With rookie camp set to open on Wednesday and training camp getting underway on Sunday, it’s time to take a peek at some key position battles that will take centre stage in Bomberland over the next few weeks.
1) Middle linebacker
Following the departure of Khalil Bass in free agency, middle linebacker is the Bombers’ only position that is wide open heading into 2017. Incumbents Nick Temple and Kyle Knox remain on the roster, though neither player has ever started a CFL game.
Kyrie Wilson had a cup of coffee in the NFL with the Oakland Raiders, while George Stone and Jovan Santos-Knox are first-time pros. Mike O’Shea, who will be inducted to the Canadian Football Hall of Fame this upcoming season as a player, will have his pick of the litter to serve as his club’s new ‘Mike’.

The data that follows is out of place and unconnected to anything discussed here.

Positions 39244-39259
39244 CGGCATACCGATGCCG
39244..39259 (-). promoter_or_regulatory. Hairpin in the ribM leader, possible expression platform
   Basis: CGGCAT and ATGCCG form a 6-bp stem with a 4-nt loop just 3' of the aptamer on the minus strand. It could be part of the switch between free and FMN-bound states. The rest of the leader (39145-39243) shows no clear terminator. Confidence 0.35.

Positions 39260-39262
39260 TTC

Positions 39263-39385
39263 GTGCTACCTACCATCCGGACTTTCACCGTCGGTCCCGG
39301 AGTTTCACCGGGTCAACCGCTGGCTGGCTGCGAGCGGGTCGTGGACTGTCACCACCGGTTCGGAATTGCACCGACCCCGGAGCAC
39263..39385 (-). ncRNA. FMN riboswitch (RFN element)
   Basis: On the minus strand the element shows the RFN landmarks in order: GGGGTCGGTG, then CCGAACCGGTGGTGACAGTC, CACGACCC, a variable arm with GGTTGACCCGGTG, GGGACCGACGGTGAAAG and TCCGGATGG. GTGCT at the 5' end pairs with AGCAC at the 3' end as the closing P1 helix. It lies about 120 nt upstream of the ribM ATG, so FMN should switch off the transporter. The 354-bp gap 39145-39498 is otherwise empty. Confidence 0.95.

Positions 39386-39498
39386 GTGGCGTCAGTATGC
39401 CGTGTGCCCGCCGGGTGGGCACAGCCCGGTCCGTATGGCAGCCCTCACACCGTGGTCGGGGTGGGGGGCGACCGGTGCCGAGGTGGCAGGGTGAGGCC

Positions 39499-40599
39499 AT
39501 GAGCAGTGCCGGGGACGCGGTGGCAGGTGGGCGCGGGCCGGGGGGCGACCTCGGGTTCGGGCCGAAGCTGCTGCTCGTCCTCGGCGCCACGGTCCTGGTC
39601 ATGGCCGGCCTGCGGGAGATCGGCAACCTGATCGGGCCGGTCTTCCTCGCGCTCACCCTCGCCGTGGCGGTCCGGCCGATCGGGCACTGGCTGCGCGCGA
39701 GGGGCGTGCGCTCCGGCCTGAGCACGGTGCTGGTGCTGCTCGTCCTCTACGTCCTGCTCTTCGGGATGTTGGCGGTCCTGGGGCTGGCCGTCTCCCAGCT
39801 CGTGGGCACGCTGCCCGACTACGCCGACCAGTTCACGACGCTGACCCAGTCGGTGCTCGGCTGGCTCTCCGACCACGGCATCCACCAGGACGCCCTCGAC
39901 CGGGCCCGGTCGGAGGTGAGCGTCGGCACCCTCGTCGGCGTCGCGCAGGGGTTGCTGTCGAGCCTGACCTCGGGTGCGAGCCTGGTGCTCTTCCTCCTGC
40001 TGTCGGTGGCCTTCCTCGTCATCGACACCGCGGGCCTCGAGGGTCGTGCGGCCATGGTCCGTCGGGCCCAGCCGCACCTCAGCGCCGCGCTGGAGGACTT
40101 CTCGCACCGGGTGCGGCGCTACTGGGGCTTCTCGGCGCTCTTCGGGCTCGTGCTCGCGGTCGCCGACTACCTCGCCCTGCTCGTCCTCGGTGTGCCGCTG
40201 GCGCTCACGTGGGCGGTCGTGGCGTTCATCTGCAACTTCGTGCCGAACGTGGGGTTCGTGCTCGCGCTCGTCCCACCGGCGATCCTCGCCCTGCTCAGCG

2) Nose tackle
Keith Shologan was released in January after a middling season along the interior of the club’s defensive line. The Bombers went on to use the first overall pick in the 2017 CFL draft on Iowa defensive tackle Faith Ekakitie, whose size (6’1, 302 lbs) and athleticism make him a serious candidate to enter the starting line-up right away.
Underrated rotational man Jake Thomas will get a long look to start as nose tackle as well, though whoever starts may be irrelevant — Ekakitie and Thomas will both see lots of the field regardless of who takes the game’s first snap.
The club’s remaining national defensive tackles — 2016 sixth rounder Rupert Butcher (Western) and 2017 sixth rounder Ian Marouf (Guelph) — will likely duke it out for a spot on the practice roster.
3) Field cornerback/halfback
Incumbent starters Terrence Frederick (field cornerback) and Bruce Johnson (field halfback) are still on the roster, but the field-side positions of the Bombers’ secondary are both up for grabs. Winnipeg is bringing nine new American defensive backs to rookie camp, a clear indication that they aren’t afraid to make changes.